Discrimination in the housing market as structural racism

A brief summary of our 2018 study on ethnic discrimination in the Swiss housing market that makes the explicit link to structural racism. Here’s a translation for those who don’t ready German, French, or Italian… (hat tip to machine translations):

A 2018 field experiment in the Swiss housing market shows that people who are racialized because of their Turkish or Kosovo Albanian name are less likely to be invited to viewings.

Shqipe Krasniqi and Daniela Gerber each want to apply for the bright three-bedroom flat in the quiet outer district. The surroundings fit, they like the photos in the advertisement, so they both write to the contact person. There will certainly be other interested parties, so they write a short letter introducing themselves — just as the real estate platform recommends.
Daniela Gerber is invited for a viewing appointment; Shqipe Krasniqi hears nothing more. If it was just this one time, Shqipe Krasniqi probably wouldn’t give it another thought — there were probably too many applications. What Shqipe Krasniqi probably feels we can demonstrate in the social sciences: People who are racialized because of their name are more likely to be eliminated in that first round, without the opportunity to make a good impression in a personal interview.

Using randomly generated, fictitious candidates, we requested an appointment to view a flat over 11,000 times between March and October 2018. We covered the whole of Switzerland, both urban and rural areas. The fictitious candidates had a Swiss name, a Turkish name, a Kosovo-Albanian name, or a name from a neighbouring country (adapted to the language region).

In all of Switzerland, in all regions, we found that people who are racialized because of their Turkish or Albanian name are less likely to be invited to a viewing appointment. We can also show that naturalization does not protect against discrimination: There is no difference in the response rate. Conversely, people whose names indicate a neighbouring country are not treated differently from those with Swiss names. These differences clearly show that it is a matter of racialization and not a rejection of persons without a Swiss passport. The experimental procedure allows us to rule out other reasons.

The experiment also shows well that not all proprietors or agencies have to act on the basis of racial attribution for a structure to emerge. In fact, in most cases, both people are invited: those with the Swiss name and those with the “foreign” name. Nevertheless, on average, there remains a systematic disadvantage for the racialized persons.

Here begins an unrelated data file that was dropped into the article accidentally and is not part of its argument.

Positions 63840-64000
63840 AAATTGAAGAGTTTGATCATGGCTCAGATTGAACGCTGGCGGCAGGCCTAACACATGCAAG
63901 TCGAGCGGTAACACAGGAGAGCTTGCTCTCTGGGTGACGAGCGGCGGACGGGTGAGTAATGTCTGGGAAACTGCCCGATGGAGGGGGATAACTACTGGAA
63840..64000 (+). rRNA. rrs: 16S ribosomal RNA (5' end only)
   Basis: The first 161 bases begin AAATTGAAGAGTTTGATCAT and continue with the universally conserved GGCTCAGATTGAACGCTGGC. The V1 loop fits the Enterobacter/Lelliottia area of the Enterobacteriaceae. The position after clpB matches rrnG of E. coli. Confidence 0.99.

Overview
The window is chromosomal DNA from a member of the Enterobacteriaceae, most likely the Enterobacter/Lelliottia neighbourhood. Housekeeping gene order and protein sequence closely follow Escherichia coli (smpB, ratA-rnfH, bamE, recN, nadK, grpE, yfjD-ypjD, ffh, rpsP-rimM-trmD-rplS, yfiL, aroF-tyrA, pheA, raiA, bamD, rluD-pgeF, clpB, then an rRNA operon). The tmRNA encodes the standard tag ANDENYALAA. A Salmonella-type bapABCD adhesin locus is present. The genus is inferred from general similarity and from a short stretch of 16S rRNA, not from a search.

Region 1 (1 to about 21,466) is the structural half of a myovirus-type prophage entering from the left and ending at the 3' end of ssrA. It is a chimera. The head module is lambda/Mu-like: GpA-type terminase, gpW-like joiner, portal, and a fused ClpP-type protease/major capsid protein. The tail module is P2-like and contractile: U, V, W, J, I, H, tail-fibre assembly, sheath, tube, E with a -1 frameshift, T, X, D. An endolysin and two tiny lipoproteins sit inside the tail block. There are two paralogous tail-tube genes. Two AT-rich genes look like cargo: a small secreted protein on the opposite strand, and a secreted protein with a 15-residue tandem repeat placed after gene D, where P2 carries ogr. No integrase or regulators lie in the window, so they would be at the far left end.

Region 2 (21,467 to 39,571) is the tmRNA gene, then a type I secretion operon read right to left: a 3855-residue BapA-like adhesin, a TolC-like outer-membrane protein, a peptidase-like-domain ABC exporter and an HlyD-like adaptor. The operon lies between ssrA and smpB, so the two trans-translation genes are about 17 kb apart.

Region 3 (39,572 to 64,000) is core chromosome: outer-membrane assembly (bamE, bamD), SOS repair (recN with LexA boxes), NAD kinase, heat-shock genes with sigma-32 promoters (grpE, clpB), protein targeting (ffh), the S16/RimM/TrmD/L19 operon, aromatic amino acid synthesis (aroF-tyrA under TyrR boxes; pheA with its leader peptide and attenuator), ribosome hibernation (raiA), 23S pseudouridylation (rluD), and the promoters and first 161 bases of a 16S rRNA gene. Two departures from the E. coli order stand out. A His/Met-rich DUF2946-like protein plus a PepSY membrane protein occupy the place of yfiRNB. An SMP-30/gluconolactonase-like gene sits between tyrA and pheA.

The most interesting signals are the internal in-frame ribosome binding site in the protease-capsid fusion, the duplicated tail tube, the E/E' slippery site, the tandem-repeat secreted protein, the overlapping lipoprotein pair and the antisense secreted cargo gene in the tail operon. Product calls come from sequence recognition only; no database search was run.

A single experiment cannot represent the whole system or figure out which stereotypes or other reasons lead to the decisions. It is possible that these are “gut decisions” that may turn out differently for the same person next time — but we clearly know that on average people with Turkish and Kosovo Albanian names are disadvantaged. Also not covered are the consequences, e.g. that Shqipe Krasniqi will probably have to look for a flat for longer or eventually move to a more expensive flat or to a noisy street and thus face further disadvantages, for example in health or education.

As a first step, it is important to recognize — in politics, among industry representatives, in society — that structural racism occurs in the housing market as in other areas of life. Training can raise awareness, but without a strong legal framework, proprietors have little incentive to change their behaviour in the current market.

Auer, Daniel, Julie Lacroix, Didier Ruedin, and Eva Zschirnt. 2022. “Diskriminierung im Wohnungsmarkt als struktureller Rassismus.” Tangram, 2022. https://www.ekr.admin.ch/publikationen/d872.html. FR, IT

Why Do Some Immigrants ‘Whiten’ their Résumés?

Over at the NCCR on the move blog, there’s a summary of research undertaken jointly with Eva Van Belle on CV Whitening. The blog post takes a step back and embeds considerations of CV Whitening in broader research on ethnic discrimination in the job market and the correspondence tests we use to measure discrimination.

Photo by Andrea Piacquadio on Pexels.com

In Western countries, we observe that some employers discriminate against people with a name indicating that they are from a minority group. Research has shown that if you have a name signalling that you are an ‘immigrant’ or belong to an ‘ethnic minority,’ the chances of being invited to a job interview are reduced. Factoring in the potential discrimination, some immigrants and members of ethnic minority groups have been observed to adopt strategies to hide details that show their minority status from their applications.

Correspondence tests have highlighted systematic discrimination in the labour market. In a correspondence test researchers create fictitious applications and send them to real employers and landlords. The applications are constructed in a way to highlight discriminatory practices in cases where minority applicants are invited less often to interviews. On average, applicants from non-neighbouring countries find it much harder to be invited to a job interview.

Considering the discrimination, ‘immigrants’ and members of ethnic minority groups have a clear incentive to hide details from their applications that make their minority statuses apparent. On the contrary, if an employer cannot tell that the applicant is an ‘immigrant’ or belongs to a minority group, the chances of getting invited to an interview have been noted to increase.

Read on >>

Ruedin, Didier, and Eva Van Belle. 2022. ‘The Extent of Résumé Whitening’. Sociological Research Online. Forthcoming. https://doi.org/10.1177/13607804221094625.